A split loan lets you fix a portion of your loan, and leave the remainder on a variable rate so you get a bet each way on fixed and variable rates. A split loan is a good option for someone who wants the peace of mind that regular repayments can provide but still wants to retain some of the additional features variable loans typically provide such as an offset account. Of course, with most things in life, split loans are still a trade-off. If the variable rate goes down, for example, the lower interest rates will only apply to the section that you didn’t fix.

How do you determine which home loan rates/products I’m shown?

When you check your home loan rate, you’ll supply some basic information about your current loan, including:

  • the amount owing on your mortgage
  • the value of your property
  • your current interest rate
  • name of existing lender
  • property address

We’ll compare this information to the home loan options in the RateCity database, and show you which home loan products you may be eligible to apply for.

What is a variable home loan?

A variable rate home loan is one where the interest rate can and will change over the course of your loan. The rate is determined by your lender, not the Reserve Bank of Australia, so while the cash rate might go down, your bank may decide not to follow suit, although they do broadly follow market conditions. One of the upsides of variable rates is that they are typically more flexible than their fixed rate counterparts which means that a lot of these products will let you make extra repayments and offer features such as offset accounts.

Does the Rate Guarantee apply to discounted interest rate offers, such as honeymoon rates?

No. Temporary discounts to home loan interest rates will expire after a limited time, so they aren’t valid for comparing home loans as part of the Rate Guarantee.

However, if your home loan has been discounted from the lender’s standard rate on a permanent basis, you can check if we can find an even lower rate that could apply to you.

How can I calculate interest on my home loan?

You can calculate the total interest you will pay over the life of your loan by using a mortgage calculator. The calculator will estimate your repayments based on the amount you want to borrow, the interest rate, the length of your loan, whether you are an owner-occupier or an investor and whether you plan to pay ‘principal and interest’ or ‘interest-only’.

If you are buying a new home, the calculator will also help you work out how much you’ll need to pay in stamp duty and other related costs.

How do I refinance my home loan?

Refinancing your home loan can involve a bit of paperwork but if you are moving on to a lower rate, it can save you thousands of dollars in the long-run. The first step is finding another loan on the market that you think will save you money over time or offer features that your current loan does not have. Once you have selected a couple of loans you are interested in, compare them with your current loan to see if you will save money in the long term on interest rates and fees. Remember to factor in any break fees and set up fees when assessing the cost of switching.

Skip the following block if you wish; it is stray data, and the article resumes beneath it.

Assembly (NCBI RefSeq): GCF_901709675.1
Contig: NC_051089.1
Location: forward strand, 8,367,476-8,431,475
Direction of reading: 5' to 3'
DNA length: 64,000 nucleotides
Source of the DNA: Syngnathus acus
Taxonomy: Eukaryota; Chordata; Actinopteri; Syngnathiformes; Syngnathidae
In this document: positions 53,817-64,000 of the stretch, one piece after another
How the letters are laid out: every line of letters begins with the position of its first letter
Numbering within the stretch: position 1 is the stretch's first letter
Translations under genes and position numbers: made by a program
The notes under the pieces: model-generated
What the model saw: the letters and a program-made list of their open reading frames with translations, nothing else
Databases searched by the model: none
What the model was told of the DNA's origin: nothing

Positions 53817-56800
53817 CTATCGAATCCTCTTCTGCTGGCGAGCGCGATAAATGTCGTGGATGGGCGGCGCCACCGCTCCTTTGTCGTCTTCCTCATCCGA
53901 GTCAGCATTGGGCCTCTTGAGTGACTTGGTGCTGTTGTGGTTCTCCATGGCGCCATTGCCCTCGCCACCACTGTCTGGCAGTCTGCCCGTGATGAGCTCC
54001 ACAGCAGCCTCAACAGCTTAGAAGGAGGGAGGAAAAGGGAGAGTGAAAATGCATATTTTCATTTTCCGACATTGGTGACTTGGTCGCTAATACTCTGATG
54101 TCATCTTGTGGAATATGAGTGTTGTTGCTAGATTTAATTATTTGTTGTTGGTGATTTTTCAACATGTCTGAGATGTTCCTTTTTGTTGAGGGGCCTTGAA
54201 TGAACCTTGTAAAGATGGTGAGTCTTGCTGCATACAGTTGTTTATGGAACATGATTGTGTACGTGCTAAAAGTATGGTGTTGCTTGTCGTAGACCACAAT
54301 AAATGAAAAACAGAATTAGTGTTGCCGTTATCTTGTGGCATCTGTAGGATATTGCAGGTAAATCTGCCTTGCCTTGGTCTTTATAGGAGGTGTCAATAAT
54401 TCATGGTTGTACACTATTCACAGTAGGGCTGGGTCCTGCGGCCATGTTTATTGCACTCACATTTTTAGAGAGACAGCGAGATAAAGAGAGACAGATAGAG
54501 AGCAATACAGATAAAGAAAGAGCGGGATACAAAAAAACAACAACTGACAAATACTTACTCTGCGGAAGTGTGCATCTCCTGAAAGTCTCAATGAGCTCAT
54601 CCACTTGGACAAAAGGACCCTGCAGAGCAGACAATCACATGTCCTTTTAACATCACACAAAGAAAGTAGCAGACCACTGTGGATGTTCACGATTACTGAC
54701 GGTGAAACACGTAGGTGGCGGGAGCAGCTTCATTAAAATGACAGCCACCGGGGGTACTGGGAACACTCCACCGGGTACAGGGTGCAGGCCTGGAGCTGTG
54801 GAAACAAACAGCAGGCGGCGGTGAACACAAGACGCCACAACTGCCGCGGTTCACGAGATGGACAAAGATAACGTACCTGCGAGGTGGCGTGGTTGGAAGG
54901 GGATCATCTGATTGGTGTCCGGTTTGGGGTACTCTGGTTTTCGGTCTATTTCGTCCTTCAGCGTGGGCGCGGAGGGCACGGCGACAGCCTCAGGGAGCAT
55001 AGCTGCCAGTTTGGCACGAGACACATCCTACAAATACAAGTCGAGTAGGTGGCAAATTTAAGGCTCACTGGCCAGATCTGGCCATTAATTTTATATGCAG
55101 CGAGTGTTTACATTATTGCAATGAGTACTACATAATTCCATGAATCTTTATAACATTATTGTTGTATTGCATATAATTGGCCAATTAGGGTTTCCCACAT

Once you have decided on a new loan it is simply a matter of contacting your existing and future lender to get the new loan set up. Beware that some lenders will revert your loan back to a 25 or 30 year term when you refinance which may mean initial lower repayments but may cost you more in the long run.

What is the best interest rate for a mortgage?

The fastest way to find out what the lowest interest rates on the market are is to use a comparison website.

While a low interest rate is highly preferable, it is not the only factor that will determine whether a particular loan is right for you.

Loans with low interest rates can often include hidden catches, such as high fees or a period of low rates which jumps up after the introductory period has ended.

To work out the best value for money, have a look at a loan’s comparison rate and read the fine print to get across all the fees and charges that you could be theoretically charged over the life of the loan.

Who has the best home loan?

Determining who has the ‘best’ home loan really does depend on your own personal circumstances and requirements. It may be tempting to judge a loan merely on the interest rate but there can be added value in the extras on offer, such as offset and redraw facilities, that aren’t available with all low rate loans.

To determine which loan is the best for you, think about whether you would prefer the consistency of a fixed loan or the flexibility and potential benefits of a variable loan. Then determine which features will be necessary throughout the life of your loan. Thirdly, consider how much you are willing to pay in fees for the loan you want. Once you find the perfect combination of these three elements you are on your way to determining the best loan for you. 

How do I calculate monthly mortgage repayments?

Work out your mortgage repayments using a home loan calculator that takes into account your deposit size, property value and interest rate. This is divided by the loan term you choose (for example, there are 360 months in a 30-year mortgage) to determine the monthly repayments over this time frame.